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THE INVESTOR
May 19, 2021

[Editorial] High-stakes election

  • PUBLISHED :March 25, 2021 - 05:31
  • UPDATED :March 25, 2021 - 05:31
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The upcoming Seoul mayoral by-election has boiled down to a two-way race between ruling party contender Park Young-sun and unified opposition candidate Oh Se-hoon. Oh, who is running on the ticket of the main opposition People Power Party, beat entrepreneur-turned-politician Ahn Cheol-soo from the minor People’s Party in a public opinion poll conducted Monday to determine the standard-bearer of the broader opposition bloc. Details of the polling results were withheld in compliance with the election law, but party officials said Oh was ahead of Ahn by a solid margin.

The winner in the election slated for April 7 will serve out the remaining 14 months of the late former Mayor Park Won-soon’s four-year term. In July, Park, who had close links to the liberal ruling party, was found dead in an apparent suicide two days after his former secretary filed a complaint with the prosecution accusing him of having sexually harassed her for years.

Both the ruling and opposition parties have high stakes in the mayoral by-election, which is seen as a major bellwether for the next presidential vote to be held one year from now.

If Oh wins, the People Power Party may have a better chance of taking back the presidency from the ruling Democratic Party of Korea. The conservative opposition party could be joined by former Prosecutor-General Yoon Seok-yeol, who has topped polls of potential presidential hopefuls since he stepped down from the post early this month. Yoon’s rising public popularity stems from his willingness, as top prosecutor, to confront the ruling camp over a series of investigations into wrongdoings involving close associates of President Moon Jae-in and possibly Moon himself.

Losing the Seoul mayoralty would deal a heavy blow to Moon and the ruling party as they face public discontent over widespread corruption, soaring home prices, increasing unemployment and the snail-paced vaccinations amid the prolonged COVID-19 pandemic crisis. Voter sentiment has recently been further exacerbated by allegations that officials at a state-run housing developer and other government agencies have made speculative land purchases by using insider information.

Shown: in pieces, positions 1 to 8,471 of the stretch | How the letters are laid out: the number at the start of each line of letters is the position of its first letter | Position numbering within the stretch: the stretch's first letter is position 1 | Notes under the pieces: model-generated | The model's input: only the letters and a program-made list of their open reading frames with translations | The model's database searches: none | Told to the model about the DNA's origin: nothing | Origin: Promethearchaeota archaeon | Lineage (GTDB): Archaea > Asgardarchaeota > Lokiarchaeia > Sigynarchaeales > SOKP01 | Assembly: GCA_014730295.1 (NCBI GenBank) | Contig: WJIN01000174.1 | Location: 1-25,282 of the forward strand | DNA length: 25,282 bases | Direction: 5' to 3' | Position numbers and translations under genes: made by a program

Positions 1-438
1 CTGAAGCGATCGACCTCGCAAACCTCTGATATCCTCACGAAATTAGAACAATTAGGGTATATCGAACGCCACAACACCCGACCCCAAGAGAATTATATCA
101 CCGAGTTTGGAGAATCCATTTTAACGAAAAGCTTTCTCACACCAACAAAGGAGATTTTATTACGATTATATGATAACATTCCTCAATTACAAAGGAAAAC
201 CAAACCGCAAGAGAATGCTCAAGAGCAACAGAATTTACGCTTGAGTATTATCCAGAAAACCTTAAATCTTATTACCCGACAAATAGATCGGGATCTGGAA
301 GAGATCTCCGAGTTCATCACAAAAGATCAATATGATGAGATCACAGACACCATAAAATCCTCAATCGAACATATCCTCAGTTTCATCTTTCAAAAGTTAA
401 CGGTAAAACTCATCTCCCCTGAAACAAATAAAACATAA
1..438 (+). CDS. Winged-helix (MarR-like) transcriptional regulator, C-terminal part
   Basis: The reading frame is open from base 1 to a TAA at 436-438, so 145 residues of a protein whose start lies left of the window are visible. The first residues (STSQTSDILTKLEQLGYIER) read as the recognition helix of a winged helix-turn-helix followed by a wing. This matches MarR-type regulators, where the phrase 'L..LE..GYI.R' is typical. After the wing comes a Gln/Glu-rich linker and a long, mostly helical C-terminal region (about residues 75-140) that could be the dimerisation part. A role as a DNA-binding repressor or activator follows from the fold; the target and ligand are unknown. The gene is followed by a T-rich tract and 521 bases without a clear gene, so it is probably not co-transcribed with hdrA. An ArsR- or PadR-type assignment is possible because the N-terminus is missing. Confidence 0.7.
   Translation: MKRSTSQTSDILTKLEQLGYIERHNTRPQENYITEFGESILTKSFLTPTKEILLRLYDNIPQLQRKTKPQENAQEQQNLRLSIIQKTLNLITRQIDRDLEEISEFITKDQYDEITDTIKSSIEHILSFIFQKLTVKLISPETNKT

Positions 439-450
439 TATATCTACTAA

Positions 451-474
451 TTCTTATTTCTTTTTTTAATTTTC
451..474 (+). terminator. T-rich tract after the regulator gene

Moon’s approval rating fell to 34.1 percent in a poll conducted last week, the lowest since he took office in May 2017. The same survey put the ruling party’s support rate at 28.1 percent, also an all-time low since the launch of the Moon administration.

Reflecting voter sentiment, Oh, who served as Seoul mayor from 2006-2011, led his contender from the ruling party by a double-digit margin in recent opinion polls. Ahn’s support, based on a prior agreement between the two candidates to join forces, may also help consolidate Oh’s lead against Park, a seasoned politician and former minister of small business and startups.

As political commentators note, however, it is far from guaranteed that Oh will retake the mayoralty, from which he resigned a decade ago because he objected to free school meals for all students. The initiative, introduced by the then-liberal-dominated city council, gained the citizens’ approval in a poll.

The ruling bloc is going all out to rally supporters and turn around voter sentiment, especially by putting forward cash handout programs.

With a massive fourth pandemic relief package set to be distributed soon, the Seoul Metropolitan Government and heads of the city’s 25 wards -- nearly all of whom belong to the ruling party -- recently announced a plan to provide additional support worth 1 trillion won ($882 million) for people hit by the pandemic-caused economic shock, starting next month. Despite denials by city officials and ward chiefs, the hurriedly arranged support program is seen by many as an outright attempt to buy votes for the ruling party candidate.

Park has put forward her own populist pledges, including giving all citizens 100,000 won in digital currency and expanding the free meal program to cover kindergartens.

To counter the cash-propelled campaign of his rival from the ruling party, Oh will have to suggest more substantial policy measures. It will not be enough to repeat his resolution to hand the Moon government a judgment on its failures and open up the path to a change of power.

Ruling party candidate Park on Tuesday defined the mayoral by-election as a choice between Seoul’s future -- to be embodied by her -- and a “worn and failed mayor.” Voters are now urged to make the choice based on their judgment as to who can make the city a better place to live and enhance its global competitiveness, which has declined over the past few years.
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